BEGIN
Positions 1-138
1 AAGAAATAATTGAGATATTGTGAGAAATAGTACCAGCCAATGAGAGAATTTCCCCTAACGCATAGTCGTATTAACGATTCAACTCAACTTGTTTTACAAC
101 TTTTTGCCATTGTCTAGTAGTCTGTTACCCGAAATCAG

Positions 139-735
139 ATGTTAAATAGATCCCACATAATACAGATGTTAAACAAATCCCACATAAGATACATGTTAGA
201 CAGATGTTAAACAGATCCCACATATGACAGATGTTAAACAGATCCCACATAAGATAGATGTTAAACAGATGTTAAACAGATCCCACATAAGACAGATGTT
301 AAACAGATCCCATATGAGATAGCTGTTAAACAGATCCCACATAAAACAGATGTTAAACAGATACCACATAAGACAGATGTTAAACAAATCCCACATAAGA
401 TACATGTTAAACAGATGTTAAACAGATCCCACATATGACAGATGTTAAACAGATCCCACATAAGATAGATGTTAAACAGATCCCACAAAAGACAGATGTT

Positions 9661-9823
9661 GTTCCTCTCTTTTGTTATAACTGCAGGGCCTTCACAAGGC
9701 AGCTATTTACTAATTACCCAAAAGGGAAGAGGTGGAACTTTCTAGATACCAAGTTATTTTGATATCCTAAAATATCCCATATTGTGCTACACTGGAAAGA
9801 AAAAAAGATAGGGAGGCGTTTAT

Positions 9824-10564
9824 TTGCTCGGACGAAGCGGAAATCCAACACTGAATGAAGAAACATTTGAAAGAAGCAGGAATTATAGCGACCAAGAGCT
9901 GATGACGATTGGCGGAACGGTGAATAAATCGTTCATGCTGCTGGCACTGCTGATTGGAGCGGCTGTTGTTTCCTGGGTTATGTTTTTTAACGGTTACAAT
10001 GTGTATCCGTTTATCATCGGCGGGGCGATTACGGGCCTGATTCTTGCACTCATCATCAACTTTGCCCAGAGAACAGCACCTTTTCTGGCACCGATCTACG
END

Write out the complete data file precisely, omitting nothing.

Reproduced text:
Positions 1-138
1 AAGAAATAATTGAGATATTGTGAGAAATAGTACCAGCCAATGAGAGAATTTCCCCTAACGCATAGTCGTATTAACGATTCAACTCAACTTGTTTTACAAC
101 TTTTTGCCATTGTCTAGTAGTCTGTTACCCGAAATCAG

Positions 139-735
139 ATGTTAAATAGATCCCACATAATACAGATGTTAAACAAATCCCACATAAGATACATGTTAGA
201 CAGATGTTAAACAGATCCCACATATGACAGATGTTAAACAGATCCCACATAAGATAGATGTTAAACAGATGTTAAACAGATCCCACATAAGACAGATGTT
301 AAACAGATCCCATATGAGATAGCTGTTAAACAGATCCCACATAAAACAGATGTTAAACAGATACCACATAAGACAGATGTTAAACAAATCCCACATAAGA
401 TACATGTTAAACAGATGTTAAACAGATCCCACATATGACAGATGTTAAACAGATCCCACATAAGATAGATGTTAAACAGATCCCACAAAAGACAGATGTT

Positions 9661-9823
9661 GTTCCTCTCTTTTGTTATAACTGCAGGGCCTTCACAAGGC
9701 AGCTATTTACTAATTACCCAAAAGGGAAGAGGTGGAACTTTCTAGATACCAAGTTATTTTGATATCCTAAAATATCCCATATTGTGCTACACTGGAAAGA
9801 AAAAAAGATAGGGAGGCGTTTAT

Positions 9824-10564
9824 TTGCTCGGACGAAGCGGAAATCCAACACTGAATGAAGAAACATTTGAAAGAAGCAGGAATTATAGCGACCAAGAGCT
9901 GATGACGATTGGCGGAACGGTGAATAAATCGTTCATGCTGCTGGCACTGCTGATTGGAGCGGCTGTTGTTTCCTGGGTTATGTTTTTTAACGGTTACAAT
10001 GTGTATCCGTTTATCATCGGCGGGGCGATTACGGGCCTGATTCTTGCACTCATCATCAACTTTGCCCAGAGAACAGCACCTTTTCTGGCACCGATCTACG